The attack was reported by multiple users on social media throughout Wednesday morning. For most, it simply resulted in pop-up windows opening, but a few users reported attempted malware installations further down the chain.
In response to a user question, Spotify confirmed the reports. “We’ve identified an issue where a small number of users were experiencing a problem with questionable website pop-ups in their default browsers as a result of an isolated issue with an ad on our Free tier. We have now identified the source of the problem and have shut it down. We will continue to monitor the situation.”
Malvertising has hit some of the biggest websites, including Yahoo, the New York Times and the BBC. The issue comes because most large sites sell advertising space through third-party resellers, who pull in code for the adverts on the fly based on an open auction. If malicious code can be smuggled on to the ad server, it can often be sent to multiple sites at once.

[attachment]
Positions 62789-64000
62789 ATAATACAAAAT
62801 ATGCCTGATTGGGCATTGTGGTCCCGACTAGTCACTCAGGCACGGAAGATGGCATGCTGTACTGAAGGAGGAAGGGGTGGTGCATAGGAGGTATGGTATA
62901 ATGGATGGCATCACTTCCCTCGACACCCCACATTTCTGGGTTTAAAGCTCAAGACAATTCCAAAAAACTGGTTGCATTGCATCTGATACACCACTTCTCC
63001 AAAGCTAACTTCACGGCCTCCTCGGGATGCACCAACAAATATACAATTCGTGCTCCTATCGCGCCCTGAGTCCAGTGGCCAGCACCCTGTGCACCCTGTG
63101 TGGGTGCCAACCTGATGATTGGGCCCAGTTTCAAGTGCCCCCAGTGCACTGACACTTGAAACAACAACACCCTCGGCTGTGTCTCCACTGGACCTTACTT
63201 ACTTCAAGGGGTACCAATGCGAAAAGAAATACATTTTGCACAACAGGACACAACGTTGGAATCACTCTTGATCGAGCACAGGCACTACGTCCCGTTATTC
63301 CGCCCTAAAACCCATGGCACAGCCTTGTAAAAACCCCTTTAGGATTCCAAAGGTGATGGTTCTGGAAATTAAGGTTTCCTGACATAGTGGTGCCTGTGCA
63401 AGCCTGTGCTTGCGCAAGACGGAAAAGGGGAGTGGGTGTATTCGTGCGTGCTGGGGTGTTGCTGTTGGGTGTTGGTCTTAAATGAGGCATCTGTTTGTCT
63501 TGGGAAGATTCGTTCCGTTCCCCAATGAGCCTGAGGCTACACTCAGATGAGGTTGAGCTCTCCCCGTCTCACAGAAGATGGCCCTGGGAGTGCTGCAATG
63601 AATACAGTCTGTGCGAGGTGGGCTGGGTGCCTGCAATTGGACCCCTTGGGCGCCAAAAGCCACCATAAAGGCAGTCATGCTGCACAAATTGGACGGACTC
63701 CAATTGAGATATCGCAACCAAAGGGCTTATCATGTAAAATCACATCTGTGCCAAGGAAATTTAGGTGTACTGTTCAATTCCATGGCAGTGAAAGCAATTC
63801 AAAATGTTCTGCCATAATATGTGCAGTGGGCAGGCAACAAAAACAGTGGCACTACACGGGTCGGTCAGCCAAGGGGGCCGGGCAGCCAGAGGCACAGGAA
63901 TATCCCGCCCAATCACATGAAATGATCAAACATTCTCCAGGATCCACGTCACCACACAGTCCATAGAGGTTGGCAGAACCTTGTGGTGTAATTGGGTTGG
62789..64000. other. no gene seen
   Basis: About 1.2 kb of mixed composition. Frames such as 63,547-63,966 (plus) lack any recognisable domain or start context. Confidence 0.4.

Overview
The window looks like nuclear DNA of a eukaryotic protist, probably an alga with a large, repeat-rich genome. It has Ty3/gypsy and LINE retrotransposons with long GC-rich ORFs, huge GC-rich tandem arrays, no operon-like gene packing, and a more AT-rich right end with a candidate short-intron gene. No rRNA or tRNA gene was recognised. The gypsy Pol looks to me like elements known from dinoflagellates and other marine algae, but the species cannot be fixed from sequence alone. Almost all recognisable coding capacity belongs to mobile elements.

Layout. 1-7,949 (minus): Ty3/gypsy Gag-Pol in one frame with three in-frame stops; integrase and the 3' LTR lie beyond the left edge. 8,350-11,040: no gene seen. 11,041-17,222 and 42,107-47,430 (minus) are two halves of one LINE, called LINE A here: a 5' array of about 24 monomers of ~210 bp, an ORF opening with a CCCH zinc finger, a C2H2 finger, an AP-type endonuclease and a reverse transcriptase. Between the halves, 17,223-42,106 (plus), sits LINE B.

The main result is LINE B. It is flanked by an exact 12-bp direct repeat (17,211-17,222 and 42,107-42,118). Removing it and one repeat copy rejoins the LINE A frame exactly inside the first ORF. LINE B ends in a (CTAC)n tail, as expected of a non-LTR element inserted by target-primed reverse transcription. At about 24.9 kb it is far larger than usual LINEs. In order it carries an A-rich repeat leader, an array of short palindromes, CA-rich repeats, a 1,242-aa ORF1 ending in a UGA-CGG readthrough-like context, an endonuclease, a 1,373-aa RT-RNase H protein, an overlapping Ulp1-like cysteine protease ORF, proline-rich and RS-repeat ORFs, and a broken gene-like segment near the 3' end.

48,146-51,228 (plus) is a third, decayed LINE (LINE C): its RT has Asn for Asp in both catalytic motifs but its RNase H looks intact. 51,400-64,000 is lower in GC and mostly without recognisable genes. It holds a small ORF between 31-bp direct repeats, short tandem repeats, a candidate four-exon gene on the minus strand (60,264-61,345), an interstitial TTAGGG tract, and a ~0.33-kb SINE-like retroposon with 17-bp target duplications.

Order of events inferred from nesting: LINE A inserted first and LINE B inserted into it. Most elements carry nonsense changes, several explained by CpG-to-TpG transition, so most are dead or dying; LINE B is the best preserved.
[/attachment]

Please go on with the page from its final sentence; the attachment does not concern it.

The rise of malvertising has been a key driver in the use of ad-blocking software, which can prevent the adverts being loaded in the first place. But in-app adverts, of the sort that Spotify uses, are harder to block. Another alternative for users annoyed by Spotify adverts: sign up for the service’s premium tier, at £9.99 a month.